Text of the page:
81. coozledad said on September 30, 2010 at 8:22 am

    Alex: The comic genius of one Jimmy Earl Ray O’Keefe, for one thing.
    I understand he’s looking for a little capital for his next project, “Soul Man 2”. He’s going to infiltrate the New Black Panthers and distract them with some Flip Wilson records and a six of Old English 800 while a naked Anne Coulter “proves beyond a shadow of a doubt they’ll jump any white thang to rub it out”.

  82. Deborah said on September 30, 2010 at 8:37 am

    prospero, while I agree that there is a possibility that a lot of Democrats won’t vote, the folks who read and comment here I’m fairly certain are smart enough to realize how wrong that is. It’s the preaching (rantiing) to the choir that I object to.

  83. Tom M said on September 30, 2010 at 8:54 am

    Re the Richard Reeves essay, the AUMF contained a requirement that there be a Special Inspector General in Iraq and that the SIG report to Congress quarterly. The reports can be found through the State Dept. website.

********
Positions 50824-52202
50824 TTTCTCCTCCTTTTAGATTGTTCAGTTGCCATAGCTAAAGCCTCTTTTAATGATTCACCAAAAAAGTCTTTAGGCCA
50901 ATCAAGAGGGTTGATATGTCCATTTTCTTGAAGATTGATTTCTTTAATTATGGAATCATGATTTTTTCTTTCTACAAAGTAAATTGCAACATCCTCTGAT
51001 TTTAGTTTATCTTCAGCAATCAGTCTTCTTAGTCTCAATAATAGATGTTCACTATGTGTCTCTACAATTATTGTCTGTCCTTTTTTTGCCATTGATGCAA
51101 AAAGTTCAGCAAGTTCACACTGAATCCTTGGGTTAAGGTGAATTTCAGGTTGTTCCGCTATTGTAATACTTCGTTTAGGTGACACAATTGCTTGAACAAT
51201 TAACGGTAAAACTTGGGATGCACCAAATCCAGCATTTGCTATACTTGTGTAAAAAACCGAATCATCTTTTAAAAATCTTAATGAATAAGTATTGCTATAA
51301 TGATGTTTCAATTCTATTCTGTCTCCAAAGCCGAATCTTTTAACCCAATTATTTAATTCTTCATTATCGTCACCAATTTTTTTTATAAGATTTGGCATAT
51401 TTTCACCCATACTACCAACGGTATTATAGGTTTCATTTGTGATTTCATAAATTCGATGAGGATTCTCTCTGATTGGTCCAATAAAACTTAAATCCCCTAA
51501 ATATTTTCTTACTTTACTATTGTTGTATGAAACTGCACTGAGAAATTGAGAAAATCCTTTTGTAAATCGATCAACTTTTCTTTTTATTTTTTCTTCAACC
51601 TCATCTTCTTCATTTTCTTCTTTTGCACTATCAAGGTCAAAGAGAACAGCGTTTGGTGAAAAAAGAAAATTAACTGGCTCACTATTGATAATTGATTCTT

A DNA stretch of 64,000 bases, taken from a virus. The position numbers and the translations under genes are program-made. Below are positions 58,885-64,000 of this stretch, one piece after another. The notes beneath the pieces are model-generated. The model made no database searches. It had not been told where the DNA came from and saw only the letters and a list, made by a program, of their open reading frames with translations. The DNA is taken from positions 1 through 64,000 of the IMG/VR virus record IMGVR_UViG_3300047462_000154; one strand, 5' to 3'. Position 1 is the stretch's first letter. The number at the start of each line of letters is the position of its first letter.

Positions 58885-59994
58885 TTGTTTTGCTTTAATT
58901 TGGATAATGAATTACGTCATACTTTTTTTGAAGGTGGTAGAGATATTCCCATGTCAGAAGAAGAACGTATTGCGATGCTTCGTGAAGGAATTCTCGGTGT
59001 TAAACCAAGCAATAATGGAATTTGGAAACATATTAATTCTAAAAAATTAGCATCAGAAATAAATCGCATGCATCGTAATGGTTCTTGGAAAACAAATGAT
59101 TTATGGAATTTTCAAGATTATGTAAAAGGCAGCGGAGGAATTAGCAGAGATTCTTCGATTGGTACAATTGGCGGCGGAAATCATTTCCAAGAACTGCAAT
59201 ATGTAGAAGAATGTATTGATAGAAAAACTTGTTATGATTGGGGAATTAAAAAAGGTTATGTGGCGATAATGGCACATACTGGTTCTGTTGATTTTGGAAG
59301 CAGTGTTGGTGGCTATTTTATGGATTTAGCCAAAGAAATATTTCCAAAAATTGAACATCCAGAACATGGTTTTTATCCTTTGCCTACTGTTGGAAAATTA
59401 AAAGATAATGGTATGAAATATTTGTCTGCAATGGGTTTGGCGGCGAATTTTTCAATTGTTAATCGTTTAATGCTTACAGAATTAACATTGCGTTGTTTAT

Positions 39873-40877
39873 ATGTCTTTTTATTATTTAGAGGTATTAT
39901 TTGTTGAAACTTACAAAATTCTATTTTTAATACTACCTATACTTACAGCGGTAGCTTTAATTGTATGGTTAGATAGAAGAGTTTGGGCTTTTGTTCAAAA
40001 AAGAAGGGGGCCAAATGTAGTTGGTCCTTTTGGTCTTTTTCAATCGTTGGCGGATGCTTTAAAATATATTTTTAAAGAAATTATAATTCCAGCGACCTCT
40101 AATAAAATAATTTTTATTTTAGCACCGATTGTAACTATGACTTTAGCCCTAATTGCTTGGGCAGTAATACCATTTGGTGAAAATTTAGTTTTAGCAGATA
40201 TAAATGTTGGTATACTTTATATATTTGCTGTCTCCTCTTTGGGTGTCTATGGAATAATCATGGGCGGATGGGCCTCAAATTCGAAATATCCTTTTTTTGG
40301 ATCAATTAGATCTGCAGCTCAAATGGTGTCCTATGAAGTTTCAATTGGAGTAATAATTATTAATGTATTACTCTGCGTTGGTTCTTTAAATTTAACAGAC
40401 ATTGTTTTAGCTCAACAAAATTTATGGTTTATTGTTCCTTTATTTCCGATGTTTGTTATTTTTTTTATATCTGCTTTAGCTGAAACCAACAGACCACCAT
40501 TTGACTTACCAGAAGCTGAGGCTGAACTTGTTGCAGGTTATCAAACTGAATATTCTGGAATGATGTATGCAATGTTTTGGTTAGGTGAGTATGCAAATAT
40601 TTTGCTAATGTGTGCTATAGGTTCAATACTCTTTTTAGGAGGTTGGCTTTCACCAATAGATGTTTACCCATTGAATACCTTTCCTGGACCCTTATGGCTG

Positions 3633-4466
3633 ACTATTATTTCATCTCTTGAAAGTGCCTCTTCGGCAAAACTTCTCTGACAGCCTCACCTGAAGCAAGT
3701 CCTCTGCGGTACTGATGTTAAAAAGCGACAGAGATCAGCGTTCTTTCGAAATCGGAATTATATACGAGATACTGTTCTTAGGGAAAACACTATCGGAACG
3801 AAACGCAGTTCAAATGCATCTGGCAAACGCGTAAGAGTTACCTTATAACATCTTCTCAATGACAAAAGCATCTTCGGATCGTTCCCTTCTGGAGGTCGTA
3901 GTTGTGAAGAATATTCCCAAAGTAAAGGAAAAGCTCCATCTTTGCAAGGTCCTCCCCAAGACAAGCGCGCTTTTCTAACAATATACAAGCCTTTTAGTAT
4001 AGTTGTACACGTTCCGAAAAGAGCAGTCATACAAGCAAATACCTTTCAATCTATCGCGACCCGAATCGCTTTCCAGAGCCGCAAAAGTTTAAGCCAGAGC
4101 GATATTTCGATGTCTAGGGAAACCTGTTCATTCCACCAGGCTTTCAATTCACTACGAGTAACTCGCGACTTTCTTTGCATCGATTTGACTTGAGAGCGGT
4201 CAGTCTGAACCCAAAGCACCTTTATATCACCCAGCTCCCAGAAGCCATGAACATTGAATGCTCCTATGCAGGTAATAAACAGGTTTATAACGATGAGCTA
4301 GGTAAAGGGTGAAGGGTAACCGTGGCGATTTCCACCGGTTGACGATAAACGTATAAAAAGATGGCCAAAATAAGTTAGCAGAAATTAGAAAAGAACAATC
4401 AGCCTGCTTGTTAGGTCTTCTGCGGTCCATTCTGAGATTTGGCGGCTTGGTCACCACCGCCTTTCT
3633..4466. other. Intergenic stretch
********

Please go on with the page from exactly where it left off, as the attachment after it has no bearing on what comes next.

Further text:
I don’t think I can remember any of those reports being noted by the press corps, just another example of how poorly the fourth estate has served the country.
    The depictions of fraud and mismanagement by those contractors we shovel money to are stunning.
    Early on, the SIGIR reported on the internecine battles in the Cabinet where Rumsfeld’s DoD took on the reconstruction task instead of State and basically tossed away the years of work State had done to look at the issues of putting Iraq back together. As a result, the billets for the jobs to administer the country went wanting and so Rumsfeld hired people whose sole experience was running parts of the Bush campaign.
    The kid they brought on the run the Stock Exchange forgot to renew the lease on the building the Stock Exchange occupied and so the exchange was shut down for over a year.
    Good times.